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Citrus Canker Sparks Projects for Florida Contractor

Tue May 09, 2006 - Southeast Edition
Brian Kern

In a place where citrus groves once dominated the landscape all the way to the horizon, coconut palm saplings and sprawling subdivisions are now sprouting up.

On the western edge of Vero Beach, FL, Joe Massagee, vice president of Heavy Equipment Services (HES) drives his truck through a decontamination spray on the way to one of the company’s work sites.

“The citrus canker destroyed most of the orchards in the area,” Massagee said. “We’ve been involved in some of the clearing and burning projects.”

Driving past a massive bonfire fueled by uprooted citrus trees graphically demonstrated the transition taking place in Florida’s internationally renowned Indian River growing area. Funded by U.S. Department of Agriculture dollars, the Florida Department of Agriculture and Commerce has condemned, quarantined and eradicated thousands of acres of citrus orchards throughout the state in an attempt to save the endangered industry from itself.

After a few more turns on dirt roads, farther into the now barren field of former mucky swampland that supported acre after acre of citrus production, Massagee meets one of his crews working an 80-acre site that will soon become a tree and shrub nursery. Heavy Equipment Services is doing the excavating, earthmoving and grading.

“An acre of this land used to go for $10,000 to $15,000,” Massagee said. “Now it’s up to around $75,000. The farmers are realizing that it’s more profitable to sell their land than to keep gambling with the canker epidemic.”

HES offers a variety of services.

“We do it all — from clearing to final grading to sod,” Massagee said. “We also recently started doing all of our own plumbing in-house, and we do all underground electric cables and boxes.”

Massagee said final grading amounts to approximately 25 percent of his company’s total business.

“Local builders we work with like the fact that they can hire us for all of their excavation needs from start to finish,” he said. “It creates a great working relationship — they know we’ll do the small stuff as well as the larger jobs. We don’t really have any competition for that reason.”

HES owns a 12-acre sand mine that supports grading projects in several new housing subdivisions, though the nursery project is self-supporting, using dirt from the site. The sandy soil being dug out of the pit by a Case CK290 excavator is highly regulated and monitored by the Florida Department of Environmental Protection. After being tested for a slew of potentially harmful sediments and deemed safe, the sand is hauled to area sites where the terrain will be built up to a 6-ft. base over old swamp lands where citrus once grew.

With five subdivision projects ongoing, Heavy Equipment Services’ truck division coordinates a continuous parade of 19 dump trucks: Peterbilts, Macks and Freightliners.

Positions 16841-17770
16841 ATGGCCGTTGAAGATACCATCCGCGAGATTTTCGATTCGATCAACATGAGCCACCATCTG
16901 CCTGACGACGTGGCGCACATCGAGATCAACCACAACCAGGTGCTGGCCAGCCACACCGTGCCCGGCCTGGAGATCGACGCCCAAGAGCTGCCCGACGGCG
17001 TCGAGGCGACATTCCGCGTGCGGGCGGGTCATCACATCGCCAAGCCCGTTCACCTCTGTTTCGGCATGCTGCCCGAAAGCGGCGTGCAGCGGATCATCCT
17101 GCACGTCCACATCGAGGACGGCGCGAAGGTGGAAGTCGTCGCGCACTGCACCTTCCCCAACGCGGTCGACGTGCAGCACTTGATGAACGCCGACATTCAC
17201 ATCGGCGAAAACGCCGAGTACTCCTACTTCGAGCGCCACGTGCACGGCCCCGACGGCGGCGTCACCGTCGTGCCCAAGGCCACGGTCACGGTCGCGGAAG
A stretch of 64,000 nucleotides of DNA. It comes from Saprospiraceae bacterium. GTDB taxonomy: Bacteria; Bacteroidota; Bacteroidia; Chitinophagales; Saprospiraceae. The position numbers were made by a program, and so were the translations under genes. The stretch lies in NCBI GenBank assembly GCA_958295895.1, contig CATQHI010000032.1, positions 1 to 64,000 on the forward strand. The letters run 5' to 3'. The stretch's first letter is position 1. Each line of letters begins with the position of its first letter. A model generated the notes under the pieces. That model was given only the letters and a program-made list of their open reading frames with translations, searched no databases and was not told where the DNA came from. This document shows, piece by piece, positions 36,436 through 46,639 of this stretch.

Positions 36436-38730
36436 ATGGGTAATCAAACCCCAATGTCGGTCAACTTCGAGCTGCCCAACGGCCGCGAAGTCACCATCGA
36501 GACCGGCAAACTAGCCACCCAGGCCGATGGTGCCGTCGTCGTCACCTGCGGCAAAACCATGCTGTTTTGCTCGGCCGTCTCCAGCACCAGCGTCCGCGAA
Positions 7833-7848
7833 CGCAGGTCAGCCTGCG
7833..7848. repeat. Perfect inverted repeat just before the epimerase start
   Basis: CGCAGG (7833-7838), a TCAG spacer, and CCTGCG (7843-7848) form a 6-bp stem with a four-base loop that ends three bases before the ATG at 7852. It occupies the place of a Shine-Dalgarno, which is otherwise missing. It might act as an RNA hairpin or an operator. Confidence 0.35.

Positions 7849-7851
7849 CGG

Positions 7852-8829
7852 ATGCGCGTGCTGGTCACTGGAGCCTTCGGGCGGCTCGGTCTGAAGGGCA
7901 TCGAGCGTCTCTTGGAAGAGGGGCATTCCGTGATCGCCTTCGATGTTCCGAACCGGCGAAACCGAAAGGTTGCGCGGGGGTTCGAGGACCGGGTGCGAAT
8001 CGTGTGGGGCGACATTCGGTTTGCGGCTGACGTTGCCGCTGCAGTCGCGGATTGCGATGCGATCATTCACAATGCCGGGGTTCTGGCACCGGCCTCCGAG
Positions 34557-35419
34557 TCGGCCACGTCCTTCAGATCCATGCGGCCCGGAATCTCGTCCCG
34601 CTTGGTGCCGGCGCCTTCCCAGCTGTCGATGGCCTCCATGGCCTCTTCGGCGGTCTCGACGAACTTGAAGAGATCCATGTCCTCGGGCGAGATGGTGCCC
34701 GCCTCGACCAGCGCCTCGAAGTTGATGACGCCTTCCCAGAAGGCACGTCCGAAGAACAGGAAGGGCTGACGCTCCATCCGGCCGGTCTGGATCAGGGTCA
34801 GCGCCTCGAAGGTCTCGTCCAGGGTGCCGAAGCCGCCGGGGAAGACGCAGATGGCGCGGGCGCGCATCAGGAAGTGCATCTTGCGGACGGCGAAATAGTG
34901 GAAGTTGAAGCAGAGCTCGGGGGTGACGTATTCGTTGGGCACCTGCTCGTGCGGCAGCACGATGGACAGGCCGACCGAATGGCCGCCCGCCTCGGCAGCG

“Our excavation division has four excavators and seven loaders,” Massagee said. “We just bought a new Kobleco SK210 excavator and we have a Kobelco 235SRLC that has virtually no tail swing.”

In a project that began early last year, Massagee said his company is constructing the Lakes of Sandrich subdivision off 71st Avenue in Vero Beach. It is scheduled for completion in 2008. While making his daily rounds Massagee checks in on a two-man crew grading a lawn of one of the newly constructed home. Using a New Holland T308, the team final-grades four or five homes a day, according to Massagee.

Back at the 80-acre nursery site being prepared for a Miami horticultural company, Tim Ryan, HES superintendent, climbs down from a Volvo G710 track hoe.

“We’re grading this lot from a three-foot center down to zero,” he said. “We can’t have any standing water. We’re enlarging the existing irrigation pond and using that dirt to build up the site. The last thing we’ll do is build an access road on the way out.”

Ryan, a red-bearded veteran heavy machine operator and part-time wood sculptor, has worked for HES for four years. He said he doesn’t like to stray too far from the seat of a track hoe or an excavator: “It balances out the administrative and supervisory work.”

Massagee said he doesn’t know what he would do without Ryan’s knowledge and expertise: “He works 10 to 12 hour days, seven days a week. He runs all of our job sites.”

On the way to the nursery site, Massagee stopped off to check the progress of another job and to demonstrate the variation in size of his company’s on-going projects.

HES dozer operator Adam Bearsley was working solo at the controls of a Komatsu D41P dozer, grading a single home pad and waiting for the next load of dirt to arrive. The pad, built up to 5 ft. will support a large single-family residence.

The 10-year old excavation firm is an offshoot of the family-owned Marble and Granite Company, established 35 years ago. HES covers a region from St. Lucie to Palm Bay. CEG

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